the Bushido Code
Samurai — those steely eyed, nerved and souled warriors of Japan — often served one master for life.
They fought, bled, killed and died for their masters.
And they never complained.
Maybe that’s why one of my favorite personal financial bloggers — The Financial Samurai — advised his readers to never complain about your employer or old employer if you want to have another job.
This is great advice — if you plan on living in feudal Japan. But I’m going to reveal several reasons why this is horrible advice for the employee, former employees, the employer — and even society.
Silence is Dishonest
If you have endured a bad experience on the job, summarizing your tenure as “it just wasn’t a good fit,” or “the culture was different from my expectations” are completely dishonest. This is a type of lying in abstentia. While FS accurately points out that “nobody likes a complainer,” most assuredly, “everyone hates a liar,” no matter what the stripe.
This type of dishonesty can have horrible ramifications, too. What if your friend seeking a new job overheard your lame summation of a bad boss? Or asks your advice about a job offer from a horrible former employer? Would you really offer a trite, know-nothing empty phrase, and cross your fingers that he or she bombs the interview? Often, when it comes to jobs, it’s “any port in the storm,” but if you advise your friend to get a job at — in FS’s scenario — what sounds like a hostile environment, you won’t have to worry about offering any advise to this buddy in the future — this person will no longer seek your guidance, or, maybe even your friendship.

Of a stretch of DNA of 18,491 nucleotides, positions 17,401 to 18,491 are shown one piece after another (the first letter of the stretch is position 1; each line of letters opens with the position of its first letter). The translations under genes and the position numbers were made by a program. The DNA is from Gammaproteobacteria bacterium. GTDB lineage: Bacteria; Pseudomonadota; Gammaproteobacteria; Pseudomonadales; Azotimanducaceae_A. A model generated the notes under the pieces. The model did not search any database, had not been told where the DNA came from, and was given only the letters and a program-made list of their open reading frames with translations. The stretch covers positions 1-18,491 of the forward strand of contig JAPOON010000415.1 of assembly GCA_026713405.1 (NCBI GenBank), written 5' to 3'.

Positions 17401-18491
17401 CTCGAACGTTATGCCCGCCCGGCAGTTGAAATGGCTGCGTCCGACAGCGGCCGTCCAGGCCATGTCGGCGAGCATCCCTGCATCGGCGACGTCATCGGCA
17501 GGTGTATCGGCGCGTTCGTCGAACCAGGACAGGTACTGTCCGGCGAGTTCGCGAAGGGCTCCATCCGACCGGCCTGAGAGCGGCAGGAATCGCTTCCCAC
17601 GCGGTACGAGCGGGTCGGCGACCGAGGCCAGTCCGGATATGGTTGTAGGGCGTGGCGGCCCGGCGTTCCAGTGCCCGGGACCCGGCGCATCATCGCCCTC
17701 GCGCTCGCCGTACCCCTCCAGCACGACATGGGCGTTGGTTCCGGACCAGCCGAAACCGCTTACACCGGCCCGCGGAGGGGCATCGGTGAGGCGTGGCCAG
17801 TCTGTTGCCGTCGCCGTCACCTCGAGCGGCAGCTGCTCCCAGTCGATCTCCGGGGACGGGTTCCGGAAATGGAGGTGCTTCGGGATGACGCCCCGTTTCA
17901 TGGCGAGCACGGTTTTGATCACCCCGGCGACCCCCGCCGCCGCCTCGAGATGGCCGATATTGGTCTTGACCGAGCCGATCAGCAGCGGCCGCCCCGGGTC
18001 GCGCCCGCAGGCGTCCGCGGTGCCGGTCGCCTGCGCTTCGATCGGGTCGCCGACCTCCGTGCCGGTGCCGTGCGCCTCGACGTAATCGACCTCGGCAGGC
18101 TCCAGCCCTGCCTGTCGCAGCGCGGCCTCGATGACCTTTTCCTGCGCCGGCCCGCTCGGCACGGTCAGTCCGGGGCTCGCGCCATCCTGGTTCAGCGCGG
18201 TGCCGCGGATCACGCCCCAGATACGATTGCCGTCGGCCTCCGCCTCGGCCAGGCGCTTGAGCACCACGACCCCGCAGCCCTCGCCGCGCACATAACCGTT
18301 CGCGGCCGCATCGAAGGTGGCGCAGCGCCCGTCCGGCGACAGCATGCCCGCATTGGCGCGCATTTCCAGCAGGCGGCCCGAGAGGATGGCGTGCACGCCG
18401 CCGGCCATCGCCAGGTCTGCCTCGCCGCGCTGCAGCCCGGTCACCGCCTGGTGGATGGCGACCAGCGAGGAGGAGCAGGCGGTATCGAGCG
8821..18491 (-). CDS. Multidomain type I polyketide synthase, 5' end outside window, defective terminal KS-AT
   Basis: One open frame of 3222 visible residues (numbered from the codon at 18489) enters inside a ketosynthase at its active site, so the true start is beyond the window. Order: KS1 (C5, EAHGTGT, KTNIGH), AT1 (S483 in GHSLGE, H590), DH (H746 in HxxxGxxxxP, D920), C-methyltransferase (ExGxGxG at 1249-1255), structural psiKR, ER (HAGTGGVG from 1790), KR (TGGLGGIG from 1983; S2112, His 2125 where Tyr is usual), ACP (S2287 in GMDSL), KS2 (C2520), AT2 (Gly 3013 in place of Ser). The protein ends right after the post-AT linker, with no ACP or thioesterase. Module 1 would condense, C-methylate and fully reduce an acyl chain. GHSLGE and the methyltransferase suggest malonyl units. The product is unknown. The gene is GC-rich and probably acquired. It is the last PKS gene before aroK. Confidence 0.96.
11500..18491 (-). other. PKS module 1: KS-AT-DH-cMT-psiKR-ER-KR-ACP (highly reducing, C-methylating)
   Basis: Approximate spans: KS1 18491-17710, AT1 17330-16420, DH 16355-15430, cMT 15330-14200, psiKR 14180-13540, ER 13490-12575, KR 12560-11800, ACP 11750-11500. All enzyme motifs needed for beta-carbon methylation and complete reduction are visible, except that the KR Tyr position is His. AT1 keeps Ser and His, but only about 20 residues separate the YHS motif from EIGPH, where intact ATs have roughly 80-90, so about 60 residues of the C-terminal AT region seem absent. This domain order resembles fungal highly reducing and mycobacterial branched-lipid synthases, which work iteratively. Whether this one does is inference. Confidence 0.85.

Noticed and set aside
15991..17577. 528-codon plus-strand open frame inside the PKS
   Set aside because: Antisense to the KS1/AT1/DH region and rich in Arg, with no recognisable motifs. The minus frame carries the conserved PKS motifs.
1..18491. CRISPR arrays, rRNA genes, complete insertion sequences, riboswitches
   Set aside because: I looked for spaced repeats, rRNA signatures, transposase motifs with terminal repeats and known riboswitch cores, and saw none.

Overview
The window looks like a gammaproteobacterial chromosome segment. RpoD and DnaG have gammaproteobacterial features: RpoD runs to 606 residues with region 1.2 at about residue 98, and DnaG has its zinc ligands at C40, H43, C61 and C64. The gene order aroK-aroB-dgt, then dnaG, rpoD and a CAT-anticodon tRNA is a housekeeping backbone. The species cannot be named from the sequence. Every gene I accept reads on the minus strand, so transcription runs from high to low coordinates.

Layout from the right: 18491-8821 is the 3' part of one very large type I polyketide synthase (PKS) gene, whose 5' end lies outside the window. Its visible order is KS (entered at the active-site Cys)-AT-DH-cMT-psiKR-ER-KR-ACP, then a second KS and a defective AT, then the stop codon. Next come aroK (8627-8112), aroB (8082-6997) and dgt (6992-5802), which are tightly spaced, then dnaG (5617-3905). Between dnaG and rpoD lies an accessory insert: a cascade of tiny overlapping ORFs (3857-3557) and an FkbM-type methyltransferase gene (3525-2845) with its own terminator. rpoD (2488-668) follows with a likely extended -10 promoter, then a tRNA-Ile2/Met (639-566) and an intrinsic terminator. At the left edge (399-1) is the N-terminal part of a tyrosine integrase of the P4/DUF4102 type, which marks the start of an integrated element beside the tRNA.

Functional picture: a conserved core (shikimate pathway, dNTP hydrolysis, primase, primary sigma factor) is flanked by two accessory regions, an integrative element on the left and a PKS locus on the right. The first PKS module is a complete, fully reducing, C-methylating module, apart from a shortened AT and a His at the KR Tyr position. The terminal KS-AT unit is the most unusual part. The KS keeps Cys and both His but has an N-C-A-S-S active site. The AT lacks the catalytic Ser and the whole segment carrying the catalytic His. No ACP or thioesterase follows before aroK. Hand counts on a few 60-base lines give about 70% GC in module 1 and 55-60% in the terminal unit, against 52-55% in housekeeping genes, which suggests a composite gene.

Silence is Cowardice
FS advises his client to keep silent and walk away with a severance package and a much better chance at further employment. FS did well for his client. But, if “Bob” in this scenario is being honest, it sounds like there is actual racial and sexual discrimination happening. And who knows what else?
Has he just thrown dozens of people under the bus, or placed female colleagues in jeopardy?
Is this so far-fetched? At Penn State, a serial child rapist, who was a well-respected, well-connected assistant coach, prowled for victims for decades, even after he was caught engaged in sex acts with children by fellow employees. Many of the employees admitted they were afraid of repercussions from their employer, which was and is, by far, the largest employer in the area, the truth of this heinous act.
Maybe they should have at least negotiated a severance package?